Nature Notes, Dec 2021. Dabbling Ducks

In late October and November, dabbling ducks attain their brightest plumage. They begin to attract mates and pair up in readiness for the spring and early summer nesting season. Also at this time, birds spread south and west avoiding frozen lakes and rivers in Scandinavia and Iceland. This makes December a great month to find dabbling ducks on the shores and margins of inland lakes and reservoirs in lowland Britain.

“Duck” is a word with numerous meanings. In ornithology it can mean the family of bird, (as in mallards are ducks), or specifically a female bird, with males correctly called drakes.

If you visit somewhere like Rutland Water, Eye Brook Reservoir or Pitsford Reservoir it should be possible to find brightly coloured drake mallard, teal, shoveler, wigeon, gadwall and pintail. Any field guide and numerous websites will enable you to identify these birds very easily.

Identifying ducks (females) is more difficult and therefore a worthwhile challenge.

The challenge is made easier as the drakes and ducks are often feeding or resting beside each other or in single species flocks, but this is not always the case. The question is how to identify a lone duck or, a duck in a large mixed flock of birds.

As with many tricky identifications, a combination of clues helps you solve the puzzle. Some of these are relatively obvious: size, structure, (especially any unusual structural features), and feeding method.

A further, very helpful feature is a feather group specific to dabbling ducks, the speculum. These are feathers of the inner wing that form a rectangular panel, part of which is often brightly coloured.

The speculum is conspicuous in display and in flight, when it is readily visible to other birds in the flock. Fortunately for us the speculum is often partially visible even when the wings are closed and all our six commoner dabbling ducks have different speculum patterns.


It is a good idea to get more familiar with the common before trying to find the uncommon. Almost everyone knows about mallards. They get everywhere there is water. The ducks are largely brown. Next time you see a mallard duck, look for its speculum. In different lights there are hints of green and purple but, overall, the colour you are most likely to see in the closed wing is a dark blue. Mallard is quite a large bulky duck and is a good comparator species.


They are considerably smaller and overall, darker than mallards. They feed along the shoreline, but rest on open water where they are safe from ground predators. At large water bodies they are often present in good numbers, but small parties can turn up on small lakes and even on flooded fields. The speculum includes a prominent patch of bright green. ‘Teal green’ is a well-known colour to milliners and fly fishermen.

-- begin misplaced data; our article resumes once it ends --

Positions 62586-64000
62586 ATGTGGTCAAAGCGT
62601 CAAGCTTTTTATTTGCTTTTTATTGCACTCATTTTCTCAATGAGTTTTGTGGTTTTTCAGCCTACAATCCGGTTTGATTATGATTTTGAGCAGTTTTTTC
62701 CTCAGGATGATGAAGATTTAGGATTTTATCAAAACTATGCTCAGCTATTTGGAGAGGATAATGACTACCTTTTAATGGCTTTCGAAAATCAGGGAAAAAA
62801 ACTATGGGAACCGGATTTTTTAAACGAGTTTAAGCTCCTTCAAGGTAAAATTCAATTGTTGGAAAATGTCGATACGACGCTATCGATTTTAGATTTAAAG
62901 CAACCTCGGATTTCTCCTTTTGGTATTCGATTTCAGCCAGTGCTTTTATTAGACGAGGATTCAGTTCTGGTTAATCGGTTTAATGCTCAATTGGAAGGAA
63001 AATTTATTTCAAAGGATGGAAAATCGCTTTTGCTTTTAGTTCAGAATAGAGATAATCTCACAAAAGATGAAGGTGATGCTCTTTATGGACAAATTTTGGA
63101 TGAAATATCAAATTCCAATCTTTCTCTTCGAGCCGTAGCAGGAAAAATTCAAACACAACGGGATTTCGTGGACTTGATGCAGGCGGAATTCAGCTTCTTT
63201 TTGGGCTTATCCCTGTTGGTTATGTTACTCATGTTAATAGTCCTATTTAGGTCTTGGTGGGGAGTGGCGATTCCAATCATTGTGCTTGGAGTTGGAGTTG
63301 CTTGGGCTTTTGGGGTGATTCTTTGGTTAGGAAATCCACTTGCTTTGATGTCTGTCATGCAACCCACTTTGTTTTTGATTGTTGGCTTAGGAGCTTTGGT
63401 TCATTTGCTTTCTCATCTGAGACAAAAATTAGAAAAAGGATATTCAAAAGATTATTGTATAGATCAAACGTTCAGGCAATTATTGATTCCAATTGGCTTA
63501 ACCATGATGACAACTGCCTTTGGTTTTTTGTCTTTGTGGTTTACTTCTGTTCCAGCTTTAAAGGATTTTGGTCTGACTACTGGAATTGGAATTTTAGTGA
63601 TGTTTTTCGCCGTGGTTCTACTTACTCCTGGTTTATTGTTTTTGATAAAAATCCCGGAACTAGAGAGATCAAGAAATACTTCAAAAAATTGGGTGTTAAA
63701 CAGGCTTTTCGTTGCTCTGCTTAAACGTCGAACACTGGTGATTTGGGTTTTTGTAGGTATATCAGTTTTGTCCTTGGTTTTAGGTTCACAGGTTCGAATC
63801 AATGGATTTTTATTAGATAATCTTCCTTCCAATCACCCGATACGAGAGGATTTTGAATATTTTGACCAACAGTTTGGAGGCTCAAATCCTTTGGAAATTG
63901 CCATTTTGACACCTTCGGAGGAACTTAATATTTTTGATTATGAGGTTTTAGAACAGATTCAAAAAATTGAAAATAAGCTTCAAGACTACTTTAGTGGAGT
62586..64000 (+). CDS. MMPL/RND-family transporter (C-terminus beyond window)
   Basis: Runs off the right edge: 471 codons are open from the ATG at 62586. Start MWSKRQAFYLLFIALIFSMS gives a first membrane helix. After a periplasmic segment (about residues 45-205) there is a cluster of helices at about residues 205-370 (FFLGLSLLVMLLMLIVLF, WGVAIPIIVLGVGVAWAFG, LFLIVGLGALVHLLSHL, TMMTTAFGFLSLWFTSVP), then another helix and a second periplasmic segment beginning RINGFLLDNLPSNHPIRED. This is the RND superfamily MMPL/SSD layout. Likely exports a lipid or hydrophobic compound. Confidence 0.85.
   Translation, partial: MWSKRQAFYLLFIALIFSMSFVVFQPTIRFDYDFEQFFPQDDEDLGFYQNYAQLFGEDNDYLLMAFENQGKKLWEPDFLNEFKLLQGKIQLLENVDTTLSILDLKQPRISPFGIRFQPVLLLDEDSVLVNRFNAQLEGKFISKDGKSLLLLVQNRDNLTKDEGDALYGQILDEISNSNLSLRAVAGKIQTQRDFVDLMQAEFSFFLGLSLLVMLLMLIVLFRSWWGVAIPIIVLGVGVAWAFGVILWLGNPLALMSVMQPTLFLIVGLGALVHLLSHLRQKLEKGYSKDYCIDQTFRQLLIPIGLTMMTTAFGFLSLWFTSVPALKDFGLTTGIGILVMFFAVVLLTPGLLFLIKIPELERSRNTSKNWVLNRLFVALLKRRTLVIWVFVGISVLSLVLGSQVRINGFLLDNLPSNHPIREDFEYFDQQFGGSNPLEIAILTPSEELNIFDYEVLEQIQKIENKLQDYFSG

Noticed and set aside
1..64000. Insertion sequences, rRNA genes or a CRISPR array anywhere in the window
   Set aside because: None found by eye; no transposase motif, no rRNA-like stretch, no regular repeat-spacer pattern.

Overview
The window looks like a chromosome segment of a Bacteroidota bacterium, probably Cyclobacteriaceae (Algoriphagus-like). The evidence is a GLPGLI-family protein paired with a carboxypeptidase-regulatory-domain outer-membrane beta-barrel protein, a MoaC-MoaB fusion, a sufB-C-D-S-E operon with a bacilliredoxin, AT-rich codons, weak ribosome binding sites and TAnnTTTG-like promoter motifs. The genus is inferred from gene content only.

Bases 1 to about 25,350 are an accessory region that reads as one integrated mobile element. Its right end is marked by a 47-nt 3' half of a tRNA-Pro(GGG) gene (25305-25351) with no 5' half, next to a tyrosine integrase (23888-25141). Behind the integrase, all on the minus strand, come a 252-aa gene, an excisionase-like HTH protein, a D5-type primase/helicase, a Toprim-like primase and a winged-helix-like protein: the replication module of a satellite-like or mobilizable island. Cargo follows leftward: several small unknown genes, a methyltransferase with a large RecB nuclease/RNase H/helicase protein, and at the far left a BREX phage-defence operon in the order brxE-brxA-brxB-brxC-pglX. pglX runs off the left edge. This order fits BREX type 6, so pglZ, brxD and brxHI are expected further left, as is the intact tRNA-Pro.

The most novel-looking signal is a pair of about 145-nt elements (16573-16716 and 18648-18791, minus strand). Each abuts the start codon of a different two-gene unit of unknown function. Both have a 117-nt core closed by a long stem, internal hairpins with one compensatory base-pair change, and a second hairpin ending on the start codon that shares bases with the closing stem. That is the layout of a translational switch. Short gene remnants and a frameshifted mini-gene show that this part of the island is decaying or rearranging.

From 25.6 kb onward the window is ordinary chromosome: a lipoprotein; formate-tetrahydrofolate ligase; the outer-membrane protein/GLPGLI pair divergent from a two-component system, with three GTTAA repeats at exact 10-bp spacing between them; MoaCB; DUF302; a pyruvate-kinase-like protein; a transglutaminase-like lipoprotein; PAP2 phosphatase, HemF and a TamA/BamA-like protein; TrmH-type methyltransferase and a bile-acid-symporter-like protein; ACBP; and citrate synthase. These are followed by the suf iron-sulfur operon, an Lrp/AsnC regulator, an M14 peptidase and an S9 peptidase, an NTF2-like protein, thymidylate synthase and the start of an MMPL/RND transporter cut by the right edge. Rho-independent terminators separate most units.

This is possibly the easiest duck to identify, especially if it is feeding. shovelers share their feeding method with avocets, flamingos and spoonbills. They are filter feeders. They have large, shovel-shaped beaks with serrated edges. Each beakful of water is sieved and edible matter is trapped. They spend much of their feeding time with the beak just below the surface. This does mean that you may have to wait some time to see the beak well, but once seen, the identification is obvious.


The speculum of pintails is more subtly coloured than the above species, being dark brown in drakes but bluish in ducks. There is a narrow white line above the speculum and a broad white trailing edge. There are easier things to look for to find duck pintail. Structurally they are the most elegant birds in this group. They tend to sit upright with a long, slim neck and a pointed tail, (not as obvious as the fine ‘pin’ of the drake but more pointed than other ducks). They feed with the head and neck below the surface with the pointed tail vertical. Another feature in good light is a grey bill contrasting with a pale brown head and neck.


Wigeon tend to be seen in quite large flocks. Unlike other dabbling ducks they graze on pasture away from the water’s edge, then fly onto the water if disturbed. They are smaller than mallards with a relatively small beak and have warm orange brown on the flanks. This is particularly easy to see on land. If you are lucky/unlucky enough to come across a lone female, the size and flank colour will be the best identification features, and the black- tipped silver-grey beak is obvious unless the bird has been probing in mud.


The duck that is hardest to identify I have left until last. Gadwall ducks are confusable with mallard, especially if distance or light is not favourable. They are similar in size and overall colouring and their postures do not differ greatly. The speculum includes a prominent white patch but compared with some of the other ducks described, the speculum tends to be well-hidden when the bird is on the water. You may need to wait for some time for the bird to move such that it momentarily shows the give-away white panel. You may also, in good light, notice that the bill is orange-sided and the throat and fore neck are whitish, (buff in Mallards). However, these can be difficult features to see.

These photos are deliberately un-labelled. You should be able to identify the species from the text.

David Scott